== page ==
Electric vehicle charging stations are an important aspect of electric vehicle programs. Manufacturers have created dependable equipment, however, there are shock hazards associated with these high-voltage devices. Safety training and periodic safety inspections can help minimize injuries and hopefully prevent claims or litigation.
Charging stations come in various models and voltages, ranging from 110 volts to 500 volts-125 amperes. The Level 2 charging stations utilize 240 volts-32 amps, which is more common within the nation’s infrastructure.
Cities, counties and municipalities have also decided to use government-funded free charging stations which have been added to city streets, parks and parking garages. This new technology can introduce shock hazards due to vandalism, copper theft, chaffed cables or accidents involving the charging devices. The public is generally unaware of these hazards or what to do in the event of an emergency situation.
Copper theft of charging stations has increased and the stations remain energized after the cables have been severed. The cable on a charging station usually receives energy upon connecting to an electric vehicle and once the charge is complete, the cable becomes de-energized. However, the charging station still remains fully energized with 240 volts or 500 volts of deadly electricity.
The industry relies on Ground Fault Circuit Interrupter (GFCI) breaker technology to protect the public. GFCI is common in many appliances, household outlets and other electronics.
Some areas of the country report a 57% failure rate on GFCI breakers, and variables such as lightning, age and poor inspection policies have contributed to the failure of these devices. A study done by National Electrical Manufacturers Association (NEMA) and the U.S. Consumer Product Safety Commission, (http://www.cpsc.gov//PageFiles/109854/AnalysisGFCI.pdf) found that:
- In high lightning areas, 8.7% of receptacle GFCIs were not operational compared to 8.0% in low lightning areas.
- In warm areas, 8.5% of receptacle GFCIs were not operational compared to 8.2% in cooler areas.
- In high humidity areas, 10.5% of receptacle GFCIs were not operational compared to 7.3% in dry areas.
GFCI failure can create a dangerous situation for anyone coming in contact with the electric vehicle charging stations. GFCI breakers should be tested frequently and reviewed with other parts of the charging station. A record should be kept of each inspection.
Photo: Matej Kastelic/Shutterstock
Identifying safety concerns
Collisions, vandalism and theft can damage these devices. The industry lacks safety precautions such as periodic inspections, signage, and safety training to protect the public and electric vehicle owners who utilize them. Cables that have been continuously dragged on the ground will show signs of chafing and wire extrusion. Standing water, cut cables (from copper thieves) and stolen units create a dangerous situation for anyone who comes in contact with the unit and can result in electrocution. However, the majority of the time, the cables are de-energized.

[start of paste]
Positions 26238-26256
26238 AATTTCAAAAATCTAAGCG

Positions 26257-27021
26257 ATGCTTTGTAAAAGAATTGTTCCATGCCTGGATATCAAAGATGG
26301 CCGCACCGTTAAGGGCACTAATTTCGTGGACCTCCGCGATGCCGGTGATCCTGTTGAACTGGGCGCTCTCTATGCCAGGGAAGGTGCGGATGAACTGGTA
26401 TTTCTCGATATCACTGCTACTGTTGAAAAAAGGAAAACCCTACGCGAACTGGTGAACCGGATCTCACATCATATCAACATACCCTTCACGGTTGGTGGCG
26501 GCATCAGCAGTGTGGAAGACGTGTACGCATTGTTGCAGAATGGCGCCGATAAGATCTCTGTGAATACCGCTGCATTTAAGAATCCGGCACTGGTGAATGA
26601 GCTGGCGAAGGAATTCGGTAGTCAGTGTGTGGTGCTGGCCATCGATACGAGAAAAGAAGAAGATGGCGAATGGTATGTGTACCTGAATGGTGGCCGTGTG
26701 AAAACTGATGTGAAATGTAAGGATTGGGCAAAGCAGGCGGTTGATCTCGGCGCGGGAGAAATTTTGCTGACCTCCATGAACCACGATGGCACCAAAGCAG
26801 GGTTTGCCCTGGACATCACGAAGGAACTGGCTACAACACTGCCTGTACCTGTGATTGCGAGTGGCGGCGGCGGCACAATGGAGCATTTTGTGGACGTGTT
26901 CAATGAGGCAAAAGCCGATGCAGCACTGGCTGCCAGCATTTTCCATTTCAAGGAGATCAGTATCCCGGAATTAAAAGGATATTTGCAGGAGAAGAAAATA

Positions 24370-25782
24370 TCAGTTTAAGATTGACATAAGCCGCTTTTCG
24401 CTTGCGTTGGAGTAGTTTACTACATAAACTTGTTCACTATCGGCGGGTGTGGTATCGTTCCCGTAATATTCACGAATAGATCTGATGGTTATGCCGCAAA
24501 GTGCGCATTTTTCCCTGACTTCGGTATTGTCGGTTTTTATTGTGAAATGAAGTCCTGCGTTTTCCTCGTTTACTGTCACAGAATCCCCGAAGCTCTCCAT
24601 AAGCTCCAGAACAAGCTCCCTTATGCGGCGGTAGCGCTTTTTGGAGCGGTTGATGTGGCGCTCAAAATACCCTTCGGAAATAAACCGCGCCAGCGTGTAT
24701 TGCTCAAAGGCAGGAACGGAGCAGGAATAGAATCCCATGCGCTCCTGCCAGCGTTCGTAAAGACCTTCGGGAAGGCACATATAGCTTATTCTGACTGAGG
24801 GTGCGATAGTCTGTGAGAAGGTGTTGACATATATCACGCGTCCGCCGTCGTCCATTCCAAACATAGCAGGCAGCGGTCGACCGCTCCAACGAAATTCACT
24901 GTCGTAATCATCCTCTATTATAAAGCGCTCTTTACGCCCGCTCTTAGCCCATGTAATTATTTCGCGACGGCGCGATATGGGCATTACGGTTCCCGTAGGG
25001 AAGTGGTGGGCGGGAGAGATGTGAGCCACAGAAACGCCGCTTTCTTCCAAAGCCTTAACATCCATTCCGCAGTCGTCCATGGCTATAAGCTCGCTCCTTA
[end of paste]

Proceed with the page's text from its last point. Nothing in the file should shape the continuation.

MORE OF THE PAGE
The government expects 1.7 million charging devices across the country by 2017. To date, not one state requires periodic safety inspections. Because these devices are easily accessible, some may choose to bypass standard safety procedures. Currently, there are no consequences for improperly installed charging devices or those that are not Americans with Disabilities Act compliant.
Home charging stations also raise concerns about proper installation. Homeowners may not notify their insurance carrier that they have added this new equipment. Any homeowner can purchase a device online or direct from the manufacturer and decide if they want to spend $1,000 for an electrician to come and install the unit.
Some states have a permit process and others do not. The insurance industry can play an important role in creating a safe charging environment by providing recommendations for homeowners to follow. Creating a relationship with a reputable electrician and informing the local fire department about the device and its shut off location are important safety steps. An EVSE safety expert can also assist the homeowner with the process.
Currently, there are no statutes requiring periodic inspections of electric vehicle charging stations. Some charging devices may be privately owned and others may be owned and operated by a city, county or municipality. With the program in its infancy, incidents or accidents have not been reported and minimal data is available.
Insurers can play an important role in educating policyholders about the dangers of these devices and the value of regular inspections. Commercial insurers and risk managers may want to consider requiring charging station owners to maintain some type of recordkeeping for inspections and testing to keep premiums competitive and reduce the risk of litigation. Policyholders must understand they can be held liable for any incidents involving these stations.
Electric vehicle charging stations play an important role in keeping electric vehicles on the road and safety must be a priority. Regular inspection programs can help identify issues such as malfunctions, theft and vandalism, and may decrease the chances of injuries, claims and litigation.
James Maddox is the CEO of GreenStar Safety Solutions LLC and can be reached at email@example.com.He is a Certified Electric Vehicle Supply Equipment (EVSE) contractor and holds several certifications in electric vehicle safety and electric vehicle charging safety from GM, NFPA, UL Listing and General Electric.